She has consulted with government officials about wiretapping, computer and cellular searches, geolocation tracking, and unmanned aerial vehicles (UAVs). McKenna also served as the principal legal consultant for the Police Foundation and the Justice Department’s Office of Community Oriented Policing Services on the use of UAVs by domestic law enforcement.
- SMH! Brains trained on e-devices may struggle to understand scientific info
- Multi-institutional team to use AI to evaluate social, behavioral science claims
- NSF invests in cyberinfrastructure institute to harness cosmic data
- Center for Immersive Experiences set to debut, serving researchers and students
- Distant Suns, Distant Worlds
- CyberScience Seminar: Researcher to discuss how AI can help people avoid adverse drug interactions
- AI could offer warnings about serious side effects of drug-drug interactions
- Taking RTKI drugs during radiotherapy may not aid survival, worsens side effects
- Cost-effective cloud research computing options now available for researchers
- Costs of natural disasters are increasing at the high end
- Model helps choose wind farm locations, predicts output
- Virus may jump species through ‘rock-and-roll’ motion with receptors
- Researchers seek to revolutionize catalyst design with machine learning
- Resilient Resumes team places third in Nittany AI Challenge
- ‘AI in Action’: Machine learning may help scientists explore deep sleep
- Clickbait Secrets Exposed! Humans and AI team up to improve clickbait detection
- Focusing computational power for more accurate, efficient weather forecasts
- How many Earth-like planets are around sun-like stars?
- Professor receives NSF grant to model cell disorder in heart
- Whole genome sequencing may help officials get a handle on disease outbreaks
- New tool could reduce security analysts’ workloads by automating data triage
- Careful analysis of volcano’s plumbing system may give tips on pending eruptions
- Reducing farm greenhouse gas emissions may plant the seed for a cooler planet
- Using artificial intelligence to detect discrimination
- Four ways scholars say we can cut the chances of nasty satellite data surprises
- Game theory shows why stigmatization may not make sense in modern society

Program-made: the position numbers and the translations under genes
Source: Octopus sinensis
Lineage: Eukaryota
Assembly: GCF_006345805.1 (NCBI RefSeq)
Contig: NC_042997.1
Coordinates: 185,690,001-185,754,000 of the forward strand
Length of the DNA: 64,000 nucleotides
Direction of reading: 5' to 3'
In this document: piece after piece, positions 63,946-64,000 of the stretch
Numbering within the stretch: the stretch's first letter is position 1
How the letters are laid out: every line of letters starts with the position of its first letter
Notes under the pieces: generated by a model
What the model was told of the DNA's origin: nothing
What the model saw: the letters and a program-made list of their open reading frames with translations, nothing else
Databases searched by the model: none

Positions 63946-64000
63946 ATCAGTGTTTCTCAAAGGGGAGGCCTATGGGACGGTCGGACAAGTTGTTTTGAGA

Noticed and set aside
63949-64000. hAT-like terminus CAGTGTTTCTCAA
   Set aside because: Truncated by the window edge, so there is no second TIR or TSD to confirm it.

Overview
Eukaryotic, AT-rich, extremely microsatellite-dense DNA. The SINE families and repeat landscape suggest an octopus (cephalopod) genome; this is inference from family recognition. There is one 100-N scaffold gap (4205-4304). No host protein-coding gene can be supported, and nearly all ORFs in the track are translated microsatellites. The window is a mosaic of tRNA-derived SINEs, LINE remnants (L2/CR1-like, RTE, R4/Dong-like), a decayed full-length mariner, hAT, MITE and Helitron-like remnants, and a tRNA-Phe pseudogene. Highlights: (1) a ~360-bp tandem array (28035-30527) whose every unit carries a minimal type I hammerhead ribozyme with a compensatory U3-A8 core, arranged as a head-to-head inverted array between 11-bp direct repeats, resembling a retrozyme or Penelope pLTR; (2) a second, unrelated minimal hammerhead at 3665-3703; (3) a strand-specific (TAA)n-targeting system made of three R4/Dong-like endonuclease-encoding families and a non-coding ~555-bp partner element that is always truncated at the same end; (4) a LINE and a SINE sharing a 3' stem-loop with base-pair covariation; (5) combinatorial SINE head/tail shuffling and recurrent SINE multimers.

- Older adults can serve communities as engines of everyday innovation
- Pig-Pen effect: Mixing skin oil and ozone can produce a personal pollution cloud
- Researchers find genes that could help create more resilient chickens
- Despite dire predictions, levels of social support remain steady in the U.S.
- For many, friends and family, not doctors, serve as a gateway to opioid misuse
- New algorithm may help people store more pictures, share videos faster
- Head named for Ken and Mary Alice Lindquist Department of Nuclear Engineering
- Scientific evidence boosts action for activists, decreases action for scientists
- People explore options, then selectively represent good options to make difficult decisions
- Map reveals that lynching extended far beyond the deep South
- Gravitational forces in protoplanetary disks push super-Earths close to stars
- Supercomputer cluster donation helps turn high school class into climate science research lab
- Believing machines can out-do people may fuel acceptance of self-driving cars
- People more likely to trust machines than humans with their private info
- IBM donates system to Penn State to advance AI research
- ICS Seed Grants to power projects that use AI, machine learning for common good
- Penn State Berks team advances to MVP Phase of Nittany AI Challenge
- Creepy computers or people partners? Working to make AI that enhances humanity
- Sky is clearing for using AI to probe weather variability
- ‘AI will see you now’: Panel to discuss the AI revolution in health and medicine
- Privacy law scholars must address potential for nasty satellite data surprises
- Researchers take aim at hackers trying to attack high-value AI models
- Girls, economically disadvantaged less likely to get parental urging to study computers
- Seed grants awarded to projects using Twitter data
- Researchers find features that shape mechanical force during protein synthesis
- A peek at living room decor suggests how decorations vary around the world
- Interactive websites may cause antismoking messages to backfire
- Changing how government assesses risk may ease fallout from extreme financial events
- Algorithm aims to alert consumers before they use illicit online pharmacies
- Using cues and actions to help people get along with artificial intelligence
- ICS associate thinks ‘people will notice’ Net Neutrality Day of Action